A Russian cosmonaut and European astronaut will work in the vacuum of space for more than six hours Thursday while they continue preparing the International Space Station's newest robotic arm.
Russian cosmonaut and Expedition 67 Commander Oleg Artemyev and European Space Agency astronaut Samantha Cristoforetti began their spacewalk around 10 a.m. CT after exiting the airlock from the Poisk module. Live coverage of the spacewalk will air on NASA.gov and NASA TV.
Both spacewalkers will be wearing Russian Orlan spacesuits for their work on Thursday. Cristoforetti's suit is identifiable by its blue stripes, and Artemyev's suit has red lines.
After exiting the airlock, the astronauts will deploy 10 nanosatellites to collect radio electronics data during the spacewalk.
During the spacewalk, the astronauts will install platforms and workstation-adapter hardware mounted to Nauka. The spacewalkers will also relocate the robotic arm's external control panel, replace a window on the arm's camera and extend boom arms from the Russian's Zarya module to the Poisk module, which will support future spacewalks.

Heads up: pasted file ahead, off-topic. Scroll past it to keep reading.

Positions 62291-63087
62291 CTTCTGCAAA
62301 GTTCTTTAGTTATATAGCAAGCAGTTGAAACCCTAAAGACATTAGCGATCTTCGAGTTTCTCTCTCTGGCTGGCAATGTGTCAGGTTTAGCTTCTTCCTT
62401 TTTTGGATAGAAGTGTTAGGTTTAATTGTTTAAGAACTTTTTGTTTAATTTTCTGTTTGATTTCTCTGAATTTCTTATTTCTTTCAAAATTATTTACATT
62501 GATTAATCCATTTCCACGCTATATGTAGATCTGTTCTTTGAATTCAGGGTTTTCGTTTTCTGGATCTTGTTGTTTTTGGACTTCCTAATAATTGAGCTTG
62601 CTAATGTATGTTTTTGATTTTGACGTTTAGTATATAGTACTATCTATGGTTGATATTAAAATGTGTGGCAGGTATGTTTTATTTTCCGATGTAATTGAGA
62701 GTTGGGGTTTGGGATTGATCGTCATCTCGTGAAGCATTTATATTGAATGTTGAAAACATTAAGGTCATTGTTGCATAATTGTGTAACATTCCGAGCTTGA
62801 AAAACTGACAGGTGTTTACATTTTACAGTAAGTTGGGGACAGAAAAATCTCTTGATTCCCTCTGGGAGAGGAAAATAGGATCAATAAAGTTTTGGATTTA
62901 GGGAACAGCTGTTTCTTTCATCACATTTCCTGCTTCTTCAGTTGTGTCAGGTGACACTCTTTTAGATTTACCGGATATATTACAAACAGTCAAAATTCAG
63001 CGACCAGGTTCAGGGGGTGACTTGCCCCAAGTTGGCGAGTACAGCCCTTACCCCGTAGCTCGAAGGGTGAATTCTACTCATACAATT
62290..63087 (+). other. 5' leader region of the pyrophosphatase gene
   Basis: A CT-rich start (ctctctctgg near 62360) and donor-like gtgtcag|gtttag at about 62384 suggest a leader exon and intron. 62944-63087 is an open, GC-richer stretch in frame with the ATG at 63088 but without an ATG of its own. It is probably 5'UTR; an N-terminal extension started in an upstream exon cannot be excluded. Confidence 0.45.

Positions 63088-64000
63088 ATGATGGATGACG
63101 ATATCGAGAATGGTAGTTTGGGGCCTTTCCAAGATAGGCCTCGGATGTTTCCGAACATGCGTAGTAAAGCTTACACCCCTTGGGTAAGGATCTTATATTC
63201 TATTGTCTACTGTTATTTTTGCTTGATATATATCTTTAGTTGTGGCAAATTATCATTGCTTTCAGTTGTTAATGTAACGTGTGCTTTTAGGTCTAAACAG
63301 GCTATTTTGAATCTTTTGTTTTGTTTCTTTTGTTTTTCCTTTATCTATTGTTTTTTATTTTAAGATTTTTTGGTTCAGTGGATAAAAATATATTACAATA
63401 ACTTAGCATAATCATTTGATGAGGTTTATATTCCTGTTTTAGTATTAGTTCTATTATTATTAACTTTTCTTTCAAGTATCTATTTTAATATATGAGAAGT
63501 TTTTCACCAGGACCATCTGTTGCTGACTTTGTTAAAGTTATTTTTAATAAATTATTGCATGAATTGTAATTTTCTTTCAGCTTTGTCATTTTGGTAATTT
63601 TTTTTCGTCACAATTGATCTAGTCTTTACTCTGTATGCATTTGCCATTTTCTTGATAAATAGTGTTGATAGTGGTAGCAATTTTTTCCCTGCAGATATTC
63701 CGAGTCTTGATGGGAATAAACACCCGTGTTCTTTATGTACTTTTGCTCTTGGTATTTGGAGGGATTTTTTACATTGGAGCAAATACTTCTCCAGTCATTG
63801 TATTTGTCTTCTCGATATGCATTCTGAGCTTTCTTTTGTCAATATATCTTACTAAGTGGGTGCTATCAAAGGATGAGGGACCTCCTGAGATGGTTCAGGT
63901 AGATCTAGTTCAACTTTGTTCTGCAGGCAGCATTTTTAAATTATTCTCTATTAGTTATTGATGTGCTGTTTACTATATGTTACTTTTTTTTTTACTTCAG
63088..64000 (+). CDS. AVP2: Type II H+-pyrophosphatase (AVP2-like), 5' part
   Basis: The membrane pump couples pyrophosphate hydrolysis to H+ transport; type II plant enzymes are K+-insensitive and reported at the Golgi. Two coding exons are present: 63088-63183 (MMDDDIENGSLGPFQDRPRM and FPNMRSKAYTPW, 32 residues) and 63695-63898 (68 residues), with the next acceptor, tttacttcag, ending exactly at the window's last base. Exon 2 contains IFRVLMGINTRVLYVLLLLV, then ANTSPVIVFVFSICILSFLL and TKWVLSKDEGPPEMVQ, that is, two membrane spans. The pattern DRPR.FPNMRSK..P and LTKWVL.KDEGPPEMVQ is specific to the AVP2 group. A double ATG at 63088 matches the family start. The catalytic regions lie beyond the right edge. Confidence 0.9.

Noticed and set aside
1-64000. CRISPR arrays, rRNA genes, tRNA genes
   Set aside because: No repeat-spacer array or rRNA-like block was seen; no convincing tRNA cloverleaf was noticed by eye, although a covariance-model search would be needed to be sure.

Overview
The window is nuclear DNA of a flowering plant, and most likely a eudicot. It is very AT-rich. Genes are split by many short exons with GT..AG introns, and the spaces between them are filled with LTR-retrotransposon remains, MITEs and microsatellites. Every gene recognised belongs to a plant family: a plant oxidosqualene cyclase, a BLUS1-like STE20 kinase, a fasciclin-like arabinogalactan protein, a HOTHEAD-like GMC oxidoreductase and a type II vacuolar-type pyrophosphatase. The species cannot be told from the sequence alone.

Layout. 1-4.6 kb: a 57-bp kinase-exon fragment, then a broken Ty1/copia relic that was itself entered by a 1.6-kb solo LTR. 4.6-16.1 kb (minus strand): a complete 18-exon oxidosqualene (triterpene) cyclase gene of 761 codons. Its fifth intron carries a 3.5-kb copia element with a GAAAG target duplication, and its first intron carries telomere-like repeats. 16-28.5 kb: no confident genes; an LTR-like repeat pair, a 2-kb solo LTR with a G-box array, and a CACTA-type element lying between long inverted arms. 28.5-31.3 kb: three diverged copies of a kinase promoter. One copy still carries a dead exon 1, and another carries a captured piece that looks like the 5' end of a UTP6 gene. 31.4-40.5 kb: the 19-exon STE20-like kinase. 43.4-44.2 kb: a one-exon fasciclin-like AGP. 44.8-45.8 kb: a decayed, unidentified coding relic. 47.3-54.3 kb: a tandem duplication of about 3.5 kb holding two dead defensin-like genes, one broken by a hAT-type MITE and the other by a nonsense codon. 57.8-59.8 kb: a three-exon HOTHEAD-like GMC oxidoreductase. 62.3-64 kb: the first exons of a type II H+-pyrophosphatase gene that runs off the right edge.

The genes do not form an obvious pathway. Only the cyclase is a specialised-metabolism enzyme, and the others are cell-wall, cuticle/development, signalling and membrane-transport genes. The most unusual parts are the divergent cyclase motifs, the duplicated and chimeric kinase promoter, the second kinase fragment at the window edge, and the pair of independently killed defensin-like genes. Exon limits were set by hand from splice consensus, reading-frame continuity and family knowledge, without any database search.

The astronaut's work continues the set-up of the station's newest robotic arm, which launched in July 2021. This is the third spacewalk to prepare the component for operations on Nauka.
The American-football-field-length ISS already has two functioning robotic arms, the CanadaArm2 and a Japanese-built arm. Both support work outside the space station, general operations and research. The new European Robotic Arm will be used to move payloads outside the Russian segment of the ISS, near the Nauka laboratory. According to the ESA, the two existing arms cannot reach this space station segment.
The ERA is about 36 feet long and can be controlled by astronauts inside and outside the ISS or programmed to function autonomously. It's made of carbon fiber and aluminum, and it can move about 8 metric tons around the space station
The spacewalk marks the 251st outside the International Space Station. Artemyev has previously completed five spacewalks, and this will be Cristoforetti's first.
Humans have continuously worked and lived in the laboratory 200 miles above Earth for nearly 22 years.